Dr. Leo Lewis III has made a successful transition from college to high school athletics administration. He moved from the University of Minnesota to North High School last year.
“Larry McKenzie [the school’s boys’ basketball coach] came to me and talked about being the athletic director at North,” recalls Lewis, the former U of M associate athletics director, the only Black senior member of the school’s athletics administration, who was hired by former AD Joel Maturi.
In that position, Lewis created opportunities where the off-campus community and the university worked together in ways they haven’t collaborated before. A diversity task force was created, mentor pools were formed, and different opportunities for diversity initiatives within the athletic department were offered as well.
U of M alumni returned to talk about their experiences at the school largely due to Lewis’ insistence, and also provided opportunities to help current students become better athletes as well as serve the surrounding communities. He also helped create the ACE Institute Summer Boys program in 2004 that had over 300 young Black men as participants.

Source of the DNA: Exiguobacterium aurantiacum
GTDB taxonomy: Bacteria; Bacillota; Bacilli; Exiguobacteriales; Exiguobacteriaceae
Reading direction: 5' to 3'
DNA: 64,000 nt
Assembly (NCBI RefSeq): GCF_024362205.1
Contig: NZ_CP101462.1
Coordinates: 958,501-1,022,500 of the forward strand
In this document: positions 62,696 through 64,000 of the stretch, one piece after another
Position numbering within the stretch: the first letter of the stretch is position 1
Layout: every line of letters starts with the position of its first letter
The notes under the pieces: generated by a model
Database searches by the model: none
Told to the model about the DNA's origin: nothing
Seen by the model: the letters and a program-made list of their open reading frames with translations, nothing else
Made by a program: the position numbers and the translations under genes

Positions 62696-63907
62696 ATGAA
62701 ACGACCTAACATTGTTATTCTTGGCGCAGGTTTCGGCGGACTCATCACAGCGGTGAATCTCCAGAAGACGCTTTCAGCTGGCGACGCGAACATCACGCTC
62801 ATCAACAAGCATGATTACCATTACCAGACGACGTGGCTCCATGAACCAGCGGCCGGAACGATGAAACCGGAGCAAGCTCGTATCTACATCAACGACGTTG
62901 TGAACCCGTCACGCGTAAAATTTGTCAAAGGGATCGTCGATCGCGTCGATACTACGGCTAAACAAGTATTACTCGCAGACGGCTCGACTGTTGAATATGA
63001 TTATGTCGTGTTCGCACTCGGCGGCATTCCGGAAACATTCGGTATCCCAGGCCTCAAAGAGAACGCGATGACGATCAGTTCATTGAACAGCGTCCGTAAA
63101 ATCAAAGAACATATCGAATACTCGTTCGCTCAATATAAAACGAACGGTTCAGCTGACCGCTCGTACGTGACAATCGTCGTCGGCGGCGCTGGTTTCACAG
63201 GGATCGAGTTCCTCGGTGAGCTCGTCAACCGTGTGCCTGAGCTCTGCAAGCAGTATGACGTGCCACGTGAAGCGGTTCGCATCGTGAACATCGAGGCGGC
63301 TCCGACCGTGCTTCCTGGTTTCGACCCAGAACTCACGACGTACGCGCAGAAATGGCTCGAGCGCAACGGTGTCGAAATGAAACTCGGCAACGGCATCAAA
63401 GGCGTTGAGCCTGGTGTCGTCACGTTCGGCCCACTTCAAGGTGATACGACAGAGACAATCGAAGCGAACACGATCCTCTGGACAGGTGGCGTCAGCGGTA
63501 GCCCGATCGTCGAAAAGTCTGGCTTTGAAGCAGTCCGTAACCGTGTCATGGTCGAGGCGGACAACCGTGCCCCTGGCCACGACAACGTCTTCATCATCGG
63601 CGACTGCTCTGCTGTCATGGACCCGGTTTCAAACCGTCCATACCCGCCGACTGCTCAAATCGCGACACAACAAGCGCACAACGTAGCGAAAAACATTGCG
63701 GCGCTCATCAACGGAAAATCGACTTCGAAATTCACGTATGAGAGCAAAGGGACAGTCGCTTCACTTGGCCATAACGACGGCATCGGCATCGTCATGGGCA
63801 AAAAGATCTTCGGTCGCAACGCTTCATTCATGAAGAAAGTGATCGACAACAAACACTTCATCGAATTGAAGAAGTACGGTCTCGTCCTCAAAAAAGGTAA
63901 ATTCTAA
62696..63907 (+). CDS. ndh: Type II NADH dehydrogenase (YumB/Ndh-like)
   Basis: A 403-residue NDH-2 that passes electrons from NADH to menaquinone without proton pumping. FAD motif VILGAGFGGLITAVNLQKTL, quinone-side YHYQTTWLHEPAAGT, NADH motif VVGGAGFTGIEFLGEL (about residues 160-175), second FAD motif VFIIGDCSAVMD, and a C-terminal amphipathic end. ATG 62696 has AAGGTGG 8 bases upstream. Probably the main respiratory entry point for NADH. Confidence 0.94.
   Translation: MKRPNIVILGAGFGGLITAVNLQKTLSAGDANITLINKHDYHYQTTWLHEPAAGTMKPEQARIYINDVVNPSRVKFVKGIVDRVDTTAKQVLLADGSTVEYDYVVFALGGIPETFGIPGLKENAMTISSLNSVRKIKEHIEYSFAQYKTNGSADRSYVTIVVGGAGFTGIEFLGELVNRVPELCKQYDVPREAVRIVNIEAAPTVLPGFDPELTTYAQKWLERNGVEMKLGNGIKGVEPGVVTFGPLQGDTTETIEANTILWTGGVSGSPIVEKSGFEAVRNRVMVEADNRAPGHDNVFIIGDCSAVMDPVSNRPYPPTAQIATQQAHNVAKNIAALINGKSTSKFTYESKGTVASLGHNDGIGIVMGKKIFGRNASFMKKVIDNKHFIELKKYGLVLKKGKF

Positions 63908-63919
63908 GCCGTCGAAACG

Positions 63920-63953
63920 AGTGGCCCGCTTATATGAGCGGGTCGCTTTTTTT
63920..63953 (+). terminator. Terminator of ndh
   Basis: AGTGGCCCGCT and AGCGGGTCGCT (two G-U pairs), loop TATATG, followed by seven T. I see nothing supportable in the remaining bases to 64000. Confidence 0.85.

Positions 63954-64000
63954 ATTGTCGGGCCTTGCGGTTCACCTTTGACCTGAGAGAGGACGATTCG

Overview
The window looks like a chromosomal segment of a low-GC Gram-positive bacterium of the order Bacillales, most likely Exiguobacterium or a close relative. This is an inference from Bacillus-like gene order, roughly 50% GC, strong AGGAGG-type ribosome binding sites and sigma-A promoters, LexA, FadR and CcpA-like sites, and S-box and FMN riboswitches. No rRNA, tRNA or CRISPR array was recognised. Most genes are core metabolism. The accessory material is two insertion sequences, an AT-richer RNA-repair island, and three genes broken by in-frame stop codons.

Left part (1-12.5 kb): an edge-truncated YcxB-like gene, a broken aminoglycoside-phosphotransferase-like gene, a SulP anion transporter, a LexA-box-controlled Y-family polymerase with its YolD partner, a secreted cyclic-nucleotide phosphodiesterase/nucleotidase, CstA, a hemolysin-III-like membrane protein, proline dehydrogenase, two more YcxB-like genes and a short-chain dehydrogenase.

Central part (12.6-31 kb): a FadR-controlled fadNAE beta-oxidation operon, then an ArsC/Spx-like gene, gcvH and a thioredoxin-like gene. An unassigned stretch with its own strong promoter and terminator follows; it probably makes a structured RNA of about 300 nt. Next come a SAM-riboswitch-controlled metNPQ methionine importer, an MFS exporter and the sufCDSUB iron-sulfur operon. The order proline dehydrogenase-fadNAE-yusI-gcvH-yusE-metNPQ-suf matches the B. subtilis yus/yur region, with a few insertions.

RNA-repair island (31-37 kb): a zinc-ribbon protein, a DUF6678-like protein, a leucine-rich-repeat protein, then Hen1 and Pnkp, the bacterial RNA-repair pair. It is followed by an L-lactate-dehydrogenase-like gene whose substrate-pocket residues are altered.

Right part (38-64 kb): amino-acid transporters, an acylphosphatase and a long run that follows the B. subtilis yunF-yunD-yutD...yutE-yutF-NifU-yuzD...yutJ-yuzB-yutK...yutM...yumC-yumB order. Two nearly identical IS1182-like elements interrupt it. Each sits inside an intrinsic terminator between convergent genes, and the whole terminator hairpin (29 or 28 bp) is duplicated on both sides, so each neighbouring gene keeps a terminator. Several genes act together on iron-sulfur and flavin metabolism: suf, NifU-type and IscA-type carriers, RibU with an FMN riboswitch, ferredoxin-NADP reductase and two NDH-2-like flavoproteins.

However, when Maturi announced his retirement a few years ago, “I knew that the department was moving in a different direction that I did not see myself in,” continues Lewis. “The new athletic director gave me a small role in the athletic department.”
The timing seemed perfect as, while Lewis was looking for a change, the Northside high school was looking for help as well.
“North was looking for a paradigm shift,” says Lewis. “This would be the perfect opportunity for me to give them something that I know that I can provide, putting academics first and athletics second.” Lewis was hired last year.
Working in athletics seems a natural fit for Lewis, who played college football at the University of Missouri and played pro football for Minnesota and Cleveland. He watched his father, Leo Lewis, Jr., work as an athletic director at Lincoln University, a historically Black college in Jefferson City, Missouri.
Lewis, Jr. who also played for Bud Grant in the Canadian Football League, grew up in St. Paul and in 1983 was the first grand marshal for Rondo Days. As his father gave back, so later did the son — Lewis began his Leo Lewis Foundation in the Twin Cities and developed life skills for students in sports.
Now he’s applying his experiences both as a former college and pro athlete, and an associate athletic director at a Big Ten school, to North High. “I felt that I was the person that can turn athletics around” at the school, concludes Lewis.
Ken Foxworth welcomes reader responses to firstname.lastname@example.org.